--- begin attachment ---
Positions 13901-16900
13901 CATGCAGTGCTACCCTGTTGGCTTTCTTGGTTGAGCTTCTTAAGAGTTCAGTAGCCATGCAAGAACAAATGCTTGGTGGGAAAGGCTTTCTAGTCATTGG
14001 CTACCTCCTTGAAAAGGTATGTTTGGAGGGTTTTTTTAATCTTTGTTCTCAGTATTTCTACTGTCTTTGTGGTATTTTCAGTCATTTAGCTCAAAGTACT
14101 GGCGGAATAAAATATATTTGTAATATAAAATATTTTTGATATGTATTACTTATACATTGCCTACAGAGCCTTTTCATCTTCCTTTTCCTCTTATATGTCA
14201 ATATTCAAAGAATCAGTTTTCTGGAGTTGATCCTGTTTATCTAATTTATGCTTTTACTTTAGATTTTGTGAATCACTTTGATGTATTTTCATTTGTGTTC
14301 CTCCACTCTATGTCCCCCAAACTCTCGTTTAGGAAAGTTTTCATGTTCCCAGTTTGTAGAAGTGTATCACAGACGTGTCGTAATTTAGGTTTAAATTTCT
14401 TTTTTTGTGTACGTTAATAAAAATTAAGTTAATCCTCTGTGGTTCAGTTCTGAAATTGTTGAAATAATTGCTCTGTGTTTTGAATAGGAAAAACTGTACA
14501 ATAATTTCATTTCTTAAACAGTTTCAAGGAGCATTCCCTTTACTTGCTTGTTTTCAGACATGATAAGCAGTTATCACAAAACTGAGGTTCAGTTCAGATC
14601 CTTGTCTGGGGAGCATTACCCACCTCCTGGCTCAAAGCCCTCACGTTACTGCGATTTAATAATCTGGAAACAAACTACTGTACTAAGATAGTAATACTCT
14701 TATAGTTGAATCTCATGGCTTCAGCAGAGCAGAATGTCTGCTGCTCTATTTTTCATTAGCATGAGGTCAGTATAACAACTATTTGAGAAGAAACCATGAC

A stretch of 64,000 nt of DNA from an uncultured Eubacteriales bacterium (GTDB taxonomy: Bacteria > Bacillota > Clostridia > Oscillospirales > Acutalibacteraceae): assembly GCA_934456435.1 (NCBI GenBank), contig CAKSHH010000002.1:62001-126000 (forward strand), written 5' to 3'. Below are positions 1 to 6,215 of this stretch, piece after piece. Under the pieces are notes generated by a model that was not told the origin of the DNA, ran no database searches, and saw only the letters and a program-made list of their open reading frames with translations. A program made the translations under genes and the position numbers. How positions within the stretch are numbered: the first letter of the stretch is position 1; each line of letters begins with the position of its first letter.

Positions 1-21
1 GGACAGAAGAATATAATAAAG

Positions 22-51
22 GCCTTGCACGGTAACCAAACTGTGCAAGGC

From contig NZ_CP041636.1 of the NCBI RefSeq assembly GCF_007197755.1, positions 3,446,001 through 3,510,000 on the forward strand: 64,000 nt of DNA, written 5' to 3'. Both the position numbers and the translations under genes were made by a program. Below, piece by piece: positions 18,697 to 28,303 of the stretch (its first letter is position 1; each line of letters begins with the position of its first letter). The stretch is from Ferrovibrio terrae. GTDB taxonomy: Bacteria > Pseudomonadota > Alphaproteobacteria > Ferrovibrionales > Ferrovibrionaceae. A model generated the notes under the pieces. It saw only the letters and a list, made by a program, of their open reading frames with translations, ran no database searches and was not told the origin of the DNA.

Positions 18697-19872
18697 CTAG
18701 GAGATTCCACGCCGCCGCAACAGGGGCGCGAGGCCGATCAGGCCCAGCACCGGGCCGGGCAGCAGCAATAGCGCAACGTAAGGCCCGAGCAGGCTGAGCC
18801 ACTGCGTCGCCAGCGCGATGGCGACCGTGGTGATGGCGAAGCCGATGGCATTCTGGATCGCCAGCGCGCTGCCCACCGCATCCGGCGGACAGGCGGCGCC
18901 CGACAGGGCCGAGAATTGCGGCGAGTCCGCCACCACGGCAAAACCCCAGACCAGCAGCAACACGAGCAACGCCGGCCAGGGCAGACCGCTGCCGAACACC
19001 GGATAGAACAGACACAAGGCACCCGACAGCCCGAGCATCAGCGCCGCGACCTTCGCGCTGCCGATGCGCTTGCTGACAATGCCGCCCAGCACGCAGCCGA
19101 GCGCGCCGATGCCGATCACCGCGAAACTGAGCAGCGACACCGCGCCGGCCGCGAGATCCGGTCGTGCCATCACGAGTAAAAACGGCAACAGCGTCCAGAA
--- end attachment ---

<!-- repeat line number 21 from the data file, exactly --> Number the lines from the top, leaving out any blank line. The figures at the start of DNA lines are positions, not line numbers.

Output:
18901 CGACAGGGCCGAGAATTGCGGCGAGTCCGCCACCACGGCAAAACCCCAGACCAGCAGCAACACGAGCAACGCCGGCCAGGGCAGACCGCTGCCGAACACC